ShapeShapeauthorShapechevroncrossShapeShapeShapeGrouphamburgerhomeGroupmagnifyShapeShapeShaperssShape

High Health Equals Lower Cost

by 5m Editor
21 May 2004, at 12:00am

UK - Dedicated people from across the livestock and meat industry have agreed to join the newly created Health and Welfare Council.

Need a Product or service?
Animal Health Products
Swine Breeders and Genetics
Pig, Hog Feed and Ingredients
Swine manure, waste and odor
Pig, Hog and Swine Books
British Pig Executive

The council is a key step in the development of the national Pig Health and Welfare Strategy launched by the British Pig Executive (BPEX) at the end of last year. The council membership was announced at the British Pig and Poultry Fair at Stoneleigh.

BPEX Chairman Stewart Houston said: “This is a very important step for the British pig industry. “An improvement in the health and welfare of the national herd will translate into improved competitiveness which will benefit all and is one of the major initiatives to come from the BPEX Road to Recovery strategy.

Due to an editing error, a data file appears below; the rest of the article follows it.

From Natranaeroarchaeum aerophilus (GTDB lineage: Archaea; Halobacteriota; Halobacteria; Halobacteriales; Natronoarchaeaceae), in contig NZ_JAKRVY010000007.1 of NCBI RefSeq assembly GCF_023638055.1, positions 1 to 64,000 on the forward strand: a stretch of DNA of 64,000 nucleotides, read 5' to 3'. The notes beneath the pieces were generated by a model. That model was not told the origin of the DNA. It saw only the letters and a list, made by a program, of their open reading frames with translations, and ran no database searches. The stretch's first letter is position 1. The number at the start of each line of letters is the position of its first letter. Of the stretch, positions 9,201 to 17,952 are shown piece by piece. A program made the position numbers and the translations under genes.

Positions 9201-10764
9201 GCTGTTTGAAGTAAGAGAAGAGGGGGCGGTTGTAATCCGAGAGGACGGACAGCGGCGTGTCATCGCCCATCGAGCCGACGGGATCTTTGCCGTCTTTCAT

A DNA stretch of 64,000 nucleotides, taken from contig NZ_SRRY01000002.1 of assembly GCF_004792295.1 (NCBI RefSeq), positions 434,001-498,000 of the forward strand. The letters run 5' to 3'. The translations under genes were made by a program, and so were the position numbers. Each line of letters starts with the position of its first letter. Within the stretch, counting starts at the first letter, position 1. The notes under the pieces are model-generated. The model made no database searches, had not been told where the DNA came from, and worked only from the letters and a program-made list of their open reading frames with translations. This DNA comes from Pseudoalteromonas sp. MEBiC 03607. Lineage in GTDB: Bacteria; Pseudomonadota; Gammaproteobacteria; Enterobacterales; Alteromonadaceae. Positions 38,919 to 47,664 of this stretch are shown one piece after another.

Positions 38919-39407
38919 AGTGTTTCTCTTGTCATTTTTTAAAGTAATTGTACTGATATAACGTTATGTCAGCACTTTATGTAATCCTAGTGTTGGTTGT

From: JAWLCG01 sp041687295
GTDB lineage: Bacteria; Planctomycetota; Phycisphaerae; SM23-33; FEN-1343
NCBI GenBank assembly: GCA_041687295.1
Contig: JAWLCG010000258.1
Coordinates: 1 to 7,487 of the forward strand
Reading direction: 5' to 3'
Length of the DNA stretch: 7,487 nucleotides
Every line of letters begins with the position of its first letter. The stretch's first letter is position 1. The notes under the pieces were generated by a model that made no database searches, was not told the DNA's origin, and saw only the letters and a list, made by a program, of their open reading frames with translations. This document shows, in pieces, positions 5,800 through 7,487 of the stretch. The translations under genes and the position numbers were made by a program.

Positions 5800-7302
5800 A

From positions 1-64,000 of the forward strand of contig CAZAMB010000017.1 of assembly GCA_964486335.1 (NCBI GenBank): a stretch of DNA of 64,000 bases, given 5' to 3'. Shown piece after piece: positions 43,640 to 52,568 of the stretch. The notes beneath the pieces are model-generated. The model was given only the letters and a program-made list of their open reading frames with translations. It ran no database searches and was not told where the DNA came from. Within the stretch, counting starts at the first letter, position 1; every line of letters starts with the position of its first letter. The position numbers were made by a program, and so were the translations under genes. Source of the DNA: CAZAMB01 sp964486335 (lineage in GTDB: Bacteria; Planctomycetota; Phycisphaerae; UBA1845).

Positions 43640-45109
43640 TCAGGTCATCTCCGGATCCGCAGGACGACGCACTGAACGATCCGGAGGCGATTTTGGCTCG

“We are very fortunate in the calibre of those who have agreed to become members of the council and who are willing to give up their time for the benefit of the industry.“

One of the first tasks facing the council will be the implementation of a national health monitoring scheme in abattoirs based on the Scottish Wholesome Pigs initiative.

The scheme will assess, using lesion scores, key pig health traits in assured British pig abattoirs on a quarterly or biannual basis. Results will be sent to all assured producers, their vets and abattoirs within 48 hours of collection.

The conditions to be recorded are: Enzootic pneumonia, Peritonitis, Pleuropnemonia-like ('APP-like') Lesions, milk spot liver, Pleurisy, Hepatic scarring, Pericarditis, Papular dermatitis, Pyaemia and tail-biting.

The aim of this is to improve the health of the national pig herd and at the same time cut production costs and improve profitability.

One pig farmer who tackled his herd health problems saw a dramatic fall in his costs of production - as much as 15p per kilo.

It is thought a substantial proportion of sub-clinical pig disease goes undiagnosed and this contributes to reducing the health status of the herd nationally.

Source: British Pig Executive - 20th May 2004

5m Editor